TRIVIAL PURSUITS: From Where Did the Term ‘Caucasian’ Come?

Though it has fallen out of favor and used less (and rightly so), the word “Caucasian” as a descriptor for white people can still be found in some places.

The word “Caucasian” has “long since been abandoned as a historical/anthropological term,” according to the Oxford English dictionary. However, a 2013 New York Times article discusses ways it has been repurposed.

From where did the word come? It means “of or pertaining to the Caucasus Mountains.” In 1795, the German anthropologist Johann Friedrich Blumenbach in his pioneering treatise on anthropology distinguished mankind into five races.

For Caucasians, he included nearly all Europeans (except Lapps and Finns), Armenians, Persians, and Hindus, as well as Arabs and Jews. His attempt at division was based on physical similarities in skulls. He chose the word to describe white people because the Caucasus was home to “the most beautiful race of men, I mean the Georgians,” and because among his collection of 245 human skulls, the Georgian one was his favorite, wrote Nell Irvin Painter in her book “The History of White People.” Ranges of the Caucasus Mountains are in the country of Georgia.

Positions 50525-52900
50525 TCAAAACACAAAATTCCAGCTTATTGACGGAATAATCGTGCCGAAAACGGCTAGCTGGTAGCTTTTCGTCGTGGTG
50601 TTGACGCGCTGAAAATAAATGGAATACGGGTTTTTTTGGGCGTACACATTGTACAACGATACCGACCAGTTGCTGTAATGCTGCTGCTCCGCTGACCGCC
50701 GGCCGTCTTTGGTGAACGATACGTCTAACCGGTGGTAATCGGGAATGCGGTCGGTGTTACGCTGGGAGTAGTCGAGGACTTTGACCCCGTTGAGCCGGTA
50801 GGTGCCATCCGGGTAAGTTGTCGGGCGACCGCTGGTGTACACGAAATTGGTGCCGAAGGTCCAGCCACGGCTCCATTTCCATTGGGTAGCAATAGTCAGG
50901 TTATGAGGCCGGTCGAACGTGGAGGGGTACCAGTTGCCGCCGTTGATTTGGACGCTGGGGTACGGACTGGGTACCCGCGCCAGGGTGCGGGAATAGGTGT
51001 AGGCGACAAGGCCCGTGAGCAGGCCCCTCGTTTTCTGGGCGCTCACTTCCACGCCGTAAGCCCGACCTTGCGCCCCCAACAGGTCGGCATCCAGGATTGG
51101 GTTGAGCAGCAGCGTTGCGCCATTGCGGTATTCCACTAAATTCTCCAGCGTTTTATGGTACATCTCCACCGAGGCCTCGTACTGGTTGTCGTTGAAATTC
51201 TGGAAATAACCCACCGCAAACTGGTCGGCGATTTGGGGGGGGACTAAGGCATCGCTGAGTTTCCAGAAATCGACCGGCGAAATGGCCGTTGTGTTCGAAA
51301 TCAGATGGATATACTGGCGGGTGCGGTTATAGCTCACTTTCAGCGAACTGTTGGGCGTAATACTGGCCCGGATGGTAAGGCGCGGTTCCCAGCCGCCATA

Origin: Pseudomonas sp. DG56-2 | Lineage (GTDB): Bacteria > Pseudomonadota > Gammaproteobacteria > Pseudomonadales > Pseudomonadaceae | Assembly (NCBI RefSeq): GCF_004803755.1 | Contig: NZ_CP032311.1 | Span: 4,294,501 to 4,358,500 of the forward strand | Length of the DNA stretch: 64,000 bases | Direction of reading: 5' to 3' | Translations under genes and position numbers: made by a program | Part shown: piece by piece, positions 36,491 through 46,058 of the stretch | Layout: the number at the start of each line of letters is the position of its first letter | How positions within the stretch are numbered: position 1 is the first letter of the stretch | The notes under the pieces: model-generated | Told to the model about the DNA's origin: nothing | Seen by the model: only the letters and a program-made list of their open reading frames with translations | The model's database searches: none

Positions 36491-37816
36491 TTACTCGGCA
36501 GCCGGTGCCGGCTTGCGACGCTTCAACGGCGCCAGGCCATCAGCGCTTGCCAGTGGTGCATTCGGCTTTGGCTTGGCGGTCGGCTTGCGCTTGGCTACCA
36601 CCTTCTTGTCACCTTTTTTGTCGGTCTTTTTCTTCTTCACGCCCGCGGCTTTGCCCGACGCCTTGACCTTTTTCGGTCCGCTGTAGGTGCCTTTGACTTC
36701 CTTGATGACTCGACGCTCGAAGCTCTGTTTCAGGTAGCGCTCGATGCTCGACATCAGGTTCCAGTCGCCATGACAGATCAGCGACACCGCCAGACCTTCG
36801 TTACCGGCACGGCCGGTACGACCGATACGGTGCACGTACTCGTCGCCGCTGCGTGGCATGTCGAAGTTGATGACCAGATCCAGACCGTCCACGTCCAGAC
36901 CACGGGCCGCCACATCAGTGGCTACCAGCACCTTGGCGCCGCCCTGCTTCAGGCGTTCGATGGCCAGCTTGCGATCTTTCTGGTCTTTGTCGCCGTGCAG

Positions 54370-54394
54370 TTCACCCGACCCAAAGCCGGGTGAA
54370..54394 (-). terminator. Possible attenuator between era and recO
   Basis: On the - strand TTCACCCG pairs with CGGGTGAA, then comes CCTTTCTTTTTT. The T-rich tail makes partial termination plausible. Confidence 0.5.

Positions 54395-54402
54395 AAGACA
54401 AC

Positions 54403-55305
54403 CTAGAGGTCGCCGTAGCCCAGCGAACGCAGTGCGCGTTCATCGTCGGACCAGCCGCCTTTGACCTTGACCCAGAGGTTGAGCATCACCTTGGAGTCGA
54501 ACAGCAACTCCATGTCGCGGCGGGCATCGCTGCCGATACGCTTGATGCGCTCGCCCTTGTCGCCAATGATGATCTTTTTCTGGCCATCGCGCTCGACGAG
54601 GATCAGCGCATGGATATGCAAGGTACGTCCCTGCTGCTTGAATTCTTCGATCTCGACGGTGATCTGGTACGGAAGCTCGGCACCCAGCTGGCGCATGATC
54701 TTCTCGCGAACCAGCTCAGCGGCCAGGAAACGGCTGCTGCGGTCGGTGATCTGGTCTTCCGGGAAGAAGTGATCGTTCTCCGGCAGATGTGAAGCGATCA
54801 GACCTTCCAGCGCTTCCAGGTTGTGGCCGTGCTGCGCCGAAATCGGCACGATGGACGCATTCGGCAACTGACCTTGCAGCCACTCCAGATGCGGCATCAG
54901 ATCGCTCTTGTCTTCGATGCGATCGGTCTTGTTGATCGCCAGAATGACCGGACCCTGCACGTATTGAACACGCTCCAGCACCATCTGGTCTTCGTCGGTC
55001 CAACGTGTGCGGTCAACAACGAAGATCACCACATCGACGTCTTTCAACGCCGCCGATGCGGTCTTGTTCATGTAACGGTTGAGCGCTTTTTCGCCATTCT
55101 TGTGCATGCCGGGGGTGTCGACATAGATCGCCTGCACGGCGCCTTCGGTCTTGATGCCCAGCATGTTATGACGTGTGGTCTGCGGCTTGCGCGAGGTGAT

From the Latin “Caucasus” and from the Greek “kaukasis,” Gaius Plinius Secundus, called Pliny the Elder, a Roman author who wrote the encyclopedic Naturalis Historia, said “Caucasus” is from a Scythian word similar to kroy-khasis, literally “(the mountain) ice-shining, white with snow.”

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